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Autonomy

FOI studies unmanned vehicles in order to be able to predict threats and possibilities, evaluate performance and provide hostile and friendly co-players in, for example, pilot training simulations.

 

Unmanned vehicles are becoming an increasingly common phenomenon in both civil and military contexts. Military unmanned aerial vehicles, UAVs, have long been used for reconnaissance purposes while unmanned ground vehicles, UGVs, are employed to search for and destroy unexploded mines and bombs. A factor common to all unmanned vehicles is that we want them to function in a way that is useful and, to ensure this, they require a more or less sophisticated planning and management system. Such planning and management systems are studied and developed at FOI.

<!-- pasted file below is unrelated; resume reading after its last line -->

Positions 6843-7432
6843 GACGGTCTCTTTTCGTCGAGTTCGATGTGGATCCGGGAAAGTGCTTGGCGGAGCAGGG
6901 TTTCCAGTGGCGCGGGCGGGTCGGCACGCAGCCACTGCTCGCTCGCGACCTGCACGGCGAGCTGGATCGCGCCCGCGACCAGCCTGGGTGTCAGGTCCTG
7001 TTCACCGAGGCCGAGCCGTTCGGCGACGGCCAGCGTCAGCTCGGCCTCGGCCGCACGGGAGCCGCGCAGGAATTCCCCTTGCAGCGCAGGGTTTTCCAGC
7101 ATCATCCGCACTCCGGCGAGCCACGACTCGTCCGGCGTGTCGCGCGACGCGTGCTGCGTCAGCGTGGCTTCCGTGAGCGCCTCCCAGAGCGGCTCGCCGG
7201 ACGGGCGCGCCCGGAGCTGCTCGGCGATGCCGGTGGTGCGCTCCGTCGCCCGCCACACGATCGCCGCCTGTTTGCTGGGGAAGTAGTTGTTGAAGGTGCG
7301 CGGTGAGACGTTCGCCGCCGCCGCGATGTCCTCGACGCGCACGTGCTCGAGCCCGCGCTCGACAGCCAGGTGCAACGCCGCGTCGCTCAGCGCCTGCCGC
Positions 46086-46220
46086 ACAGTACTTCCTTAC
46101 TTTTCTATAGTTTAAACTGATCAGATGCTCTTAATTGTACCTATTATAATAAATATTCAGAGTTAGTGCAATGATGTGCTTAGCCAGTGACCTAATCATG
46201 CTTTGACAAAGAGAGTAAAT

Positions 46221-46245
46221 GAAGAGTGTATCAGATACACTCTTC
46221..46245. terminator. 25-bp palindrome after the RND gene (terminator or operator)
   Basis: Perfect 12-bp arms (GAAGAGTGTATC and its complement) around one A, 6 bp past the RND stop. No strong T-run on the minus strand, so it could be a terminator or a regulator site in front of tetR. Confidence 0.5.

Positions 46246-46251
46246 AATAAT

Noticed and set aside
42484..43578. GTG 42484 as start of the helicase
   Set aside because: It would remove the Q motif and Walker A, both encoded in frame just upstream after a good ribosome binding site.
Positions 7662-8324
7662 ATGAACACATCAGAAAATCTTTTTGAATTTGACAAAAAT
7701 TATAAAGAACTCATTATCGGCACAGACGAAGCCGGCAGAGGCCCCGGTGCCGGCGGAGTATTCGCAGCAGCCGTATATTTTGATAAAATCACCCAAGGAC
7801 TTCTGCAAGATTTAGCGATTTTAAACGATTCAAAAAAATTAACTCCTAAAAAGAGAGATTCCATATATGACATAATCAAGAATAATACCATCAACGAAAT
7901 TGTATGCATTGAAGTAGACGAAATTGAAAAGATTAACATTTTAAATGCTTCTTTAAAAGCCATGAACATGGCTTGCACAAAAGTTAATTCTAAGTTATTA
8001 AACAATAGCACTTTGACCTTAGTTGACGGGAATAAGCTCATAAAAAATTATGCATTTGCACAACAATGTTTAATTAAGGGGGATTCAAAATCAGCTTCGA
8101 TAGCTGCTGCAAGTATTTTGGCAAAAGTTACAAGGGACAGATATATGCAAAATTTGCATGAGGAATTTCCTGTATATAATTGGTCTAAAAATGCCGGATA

In recent years unmanned vehicles have been studied in connection with a wide variety of activities. In a project financed under the EU’s sixth framework programme, FOI, in collaboration with partners including Thales Europe, has developed planning functions for UAVs intended for aerial surveillance of the Mediterranean area, watching for smugglers, vessels carrying illegal immigrant refugees, and any vessels in distress. On assignment from the Swedish Defence Materiel Administration, FMV, we have been working with Rotundus, the Royal Institute of Technology KTH and Saab on the development of a planning tool for a mobile robot ‘watchkeeper’ capable of patrolling, for example, factories or port installations. In order to support pilot training activities we have also developed software for decision functions for friendly and hostile co-players in a simulated air combat scenario.